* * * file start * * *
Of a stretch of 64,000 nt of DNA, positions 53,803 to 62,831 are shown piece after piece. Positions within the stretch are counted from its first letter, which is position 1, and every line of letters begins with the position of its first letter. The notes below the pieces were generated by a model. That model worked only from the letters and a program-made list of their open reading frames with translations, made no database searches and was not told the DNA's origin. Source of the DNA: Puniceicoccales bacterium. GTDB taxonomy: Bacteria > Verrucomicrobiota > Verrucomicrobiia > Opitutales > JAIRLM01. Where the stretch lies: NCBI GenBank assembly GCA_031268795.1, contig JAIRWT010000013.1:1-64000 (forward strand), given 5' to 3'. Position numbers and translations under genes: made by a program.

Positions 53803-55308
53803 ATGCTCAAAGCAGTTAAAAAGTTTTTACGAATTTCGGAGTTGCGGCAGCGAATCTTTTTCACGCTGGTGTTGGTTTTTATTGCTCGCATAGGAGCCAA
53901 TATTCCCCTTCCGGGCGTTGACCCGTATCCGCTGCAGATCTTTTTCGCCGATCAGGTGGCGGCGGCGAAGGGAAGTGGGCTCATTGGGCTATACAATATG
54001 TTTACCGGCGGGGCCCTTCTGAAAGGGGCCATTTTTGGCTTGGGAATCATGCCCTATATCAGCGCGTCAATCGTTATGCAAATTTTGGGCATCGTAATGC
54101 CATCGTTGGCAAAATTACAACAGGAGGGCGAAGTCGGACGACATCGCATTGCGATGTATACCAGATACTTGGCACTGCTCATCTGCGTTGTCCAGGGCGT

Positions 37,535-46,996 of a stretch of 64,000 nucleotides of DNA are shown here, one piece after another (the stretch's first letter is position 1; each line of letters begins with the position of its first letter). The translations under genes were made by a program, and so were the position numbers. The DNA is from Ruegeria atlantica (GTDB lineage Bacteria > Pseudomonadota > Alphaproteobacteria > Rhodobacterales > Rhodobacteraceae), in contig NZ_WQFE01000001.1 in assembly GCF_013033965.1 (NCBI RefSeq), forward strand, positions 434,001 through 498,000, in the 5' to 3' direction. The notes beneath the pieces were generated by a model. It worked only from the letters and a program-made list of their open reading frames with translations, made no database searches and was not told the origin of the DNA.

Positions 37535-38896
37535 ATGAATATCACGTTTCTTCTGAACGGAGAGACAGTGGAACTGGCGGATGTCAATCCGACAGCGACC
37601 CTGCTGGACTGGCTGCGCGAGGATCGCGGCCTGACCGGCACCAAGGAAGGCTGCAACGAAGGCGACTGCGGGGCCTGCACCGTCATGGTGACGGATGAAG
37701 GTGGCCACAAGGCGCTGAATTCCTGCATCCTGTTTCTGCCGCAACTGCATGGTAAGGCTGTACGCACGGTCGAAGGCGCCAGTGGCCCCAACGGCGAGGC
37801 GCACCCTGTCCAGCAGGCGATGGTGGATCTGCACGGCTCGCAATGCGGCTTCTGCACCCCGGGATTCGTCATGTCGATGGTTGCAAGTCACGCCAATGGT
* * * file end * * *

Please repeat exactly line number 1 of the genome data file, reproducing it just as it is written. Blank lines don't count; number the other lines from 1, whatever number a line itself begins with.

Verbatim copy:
Of a stretch of 64,000 nt of DNA, positions 53,803 to 62,831 are shown piece after piece. Positions within the stretch are counted from its first letter, which is position 1, and every line of letters begins with the position of its first letter. The notes below the pieces were generated by a model. That model worked only from the letters and a program-made list of their open reading frames with translations, made no database searches and was not told the DNA's origin. Source of the DNA: Puniceicoccales bacterium. GTDB taxonomy: Bacteria > Verrucomicrobiota > Verrucomicrobiia > Opitutales > JAIRLM01. Where the stretch lies: NCBI GenBank assembly GCA_031268795.1, contig JAIRWT010000013.1:1-64000 (forward strand), given 5' to 3'. Position numbers and translations under genes: made by a program.